Here is William Cowper on his pet Tiney, a “wild Jack-hare,” “surliest of his kind,” who literally would bite the hand that fed him, and on Puss, Cowper’s old cat:
Eight years and five round-rolling moons
He thus saw steal away,
Dozing out his idle noons,
And ev’ry night at play.
I kept him for his humour’s sake,
For he would oft beguile
My heart of thoughts that made it ache,
And force me to a smile.
But now, beneath this walnut-shade
He finds his long, last home,
And waits in snug concealment laid,
‘Till gentler Puss shall come.
He, still more aged, feels the shocks
From which no care can save,
And, partner once of Tiney’s box,
Must soon partake his grave.
How many times must we be told that the grave awaits us all? And yet, it doesn’t hurt to be told again with wit and charm, with Tiney and Puss as our stand-ins. Contemporary poets don’t want to tell us hoary truths. They seem possessed with an anxiety that everything has already been said. It’s true that everything has already been said–everything had already been said before Shakespeare said it but not in just the way he said it. If Nye is saying that death is the name of the thing that never changes–or maybe it could be called change or loss–she is saying nothing new, but Morales Street is new; Roselva and Peter and the widow are all new. Loss and memory are the sources of lyric poetry. There is nothing wrong with saying it again and saying it differently. Why not also say it affectingly?
Contemporary critical theory values (I should say “valorizes,” but the word annoys me, like “privilege” as a verb) the indeterminate ending. There are critics who would praise the ending of Nye’s poem for its restraint and delicacy, seeing how the thoughts fade away like the fading of the whistle. But for my money (to use an expression as crass as my commonplace mind), this ending is just a tic of fashionable poetics. And fashion is the enemy of style. It is the enemy of art.
I am disappointed that Nye, who writes affectingly, abdicates at the end. To some it isn’t abdication but true art; it challenges the reader rather than comforting the reader with an image of Old Puss in the box with Tiney. But is it really so comforting to think of Old Puss in the grave with Tiney?
If I had a subtler mind, I would be able to see that the train whistle at the end of Nye’s poem both brings and takes. By reviving the narrator’s memory of her losses, the train takes away once more the things she loved and lost. Memory, in other words, is an infamous cheat. Having solved the riddle, I can now enjoy the spectacle of the poet hurling herself from the city walls and can enter Thebes and meet my fate. But always at my back I hear my students’ tortured wailing clear: “If that’s what the poet meant, why didn’t she say it?”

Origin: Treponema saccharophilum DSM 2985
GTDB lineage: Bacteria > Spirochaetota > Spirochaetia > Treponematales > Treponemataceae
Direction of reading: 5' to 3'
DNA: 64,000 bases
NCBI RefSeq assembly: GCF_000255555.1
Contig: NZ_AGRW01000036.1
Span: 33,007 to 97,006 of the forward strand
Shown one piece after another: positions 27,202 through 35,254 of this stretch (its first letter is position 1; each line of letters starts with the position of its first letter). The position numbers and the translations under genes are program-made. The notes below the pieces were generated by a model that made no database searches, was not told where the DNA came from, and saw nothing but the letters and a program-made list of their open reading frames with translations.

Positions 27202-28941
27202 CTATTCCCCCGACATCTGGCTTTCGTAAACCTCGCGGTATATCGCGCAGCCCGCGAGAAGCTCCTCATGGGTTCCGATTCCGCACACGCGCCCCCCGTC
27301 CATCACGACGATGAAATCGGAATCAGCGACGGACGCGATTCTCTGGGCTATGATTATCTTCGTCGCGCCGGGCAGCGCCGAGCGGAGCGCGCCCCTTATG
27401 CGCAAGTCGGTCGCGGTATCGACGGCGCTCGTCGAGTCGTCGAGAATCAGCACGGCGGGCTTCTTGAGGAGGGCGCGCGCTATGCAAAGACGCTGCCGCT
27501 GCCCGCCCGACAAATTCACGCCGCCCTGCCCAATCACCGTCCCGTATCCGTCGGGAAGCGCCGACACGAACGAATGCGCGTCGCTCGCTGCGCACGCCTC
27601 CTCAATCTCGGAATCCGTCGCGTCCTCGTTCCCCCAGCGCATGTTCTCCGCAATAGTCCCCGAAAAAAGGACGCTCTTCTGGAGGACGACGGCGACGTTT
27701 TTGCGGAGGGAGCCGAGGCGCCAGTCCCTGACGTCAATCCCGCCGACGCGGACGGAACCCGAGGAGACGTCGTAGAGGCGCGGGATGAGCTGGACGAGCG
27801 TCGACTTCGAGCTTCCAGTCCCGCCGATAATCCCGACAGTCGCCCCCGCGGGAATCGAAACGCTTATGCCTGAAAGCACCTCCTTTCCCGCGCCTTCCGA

In this case, notwithstanding my awesome subtlety in riddling the sphinx, I find the wail justified. Nye does not say that memory is an infamous cheat; that’s something I learned from life and from other poems. But if the poem challenged us to find an answer and we came up with this oh-so-interesting interpretation, hasn’t the poet done an outstanding job?
The answer is no. Nor has the inventive critic done an outstanding job. As a critic, my job is to point out that Nye, who has written affectingly, at the end of her poem punted. She falls back on a cheap trick. Poets need critics who call them out for the good and bad of what they write.
Listen, I’m not opposed to mystery. I adore real mystery and deplore fake mystery, and contemporary poetry is littered with the latter. I’d like to rip it out, root and branch, and the root of it is a misunderstanding of “make it new.” But explaining that misunderstanding takes more space than a comment, and I have already taken too much space.
First of all, thank you for taking the time to explore and respond to this poem in such detail. I am certainly glad it sparked such a reaction, be it ultimately positive or negative. Poetry is meant to work both ways, no?
About the mystery, I have to say that I am a supporter. Both in narrative and in poetry actually. I like the wondering feeling I guess. But that is just a matter of tastes, and I am probably part of the minority on this.
I do agree that the poem is lazy though, and am glad you picked that up, too.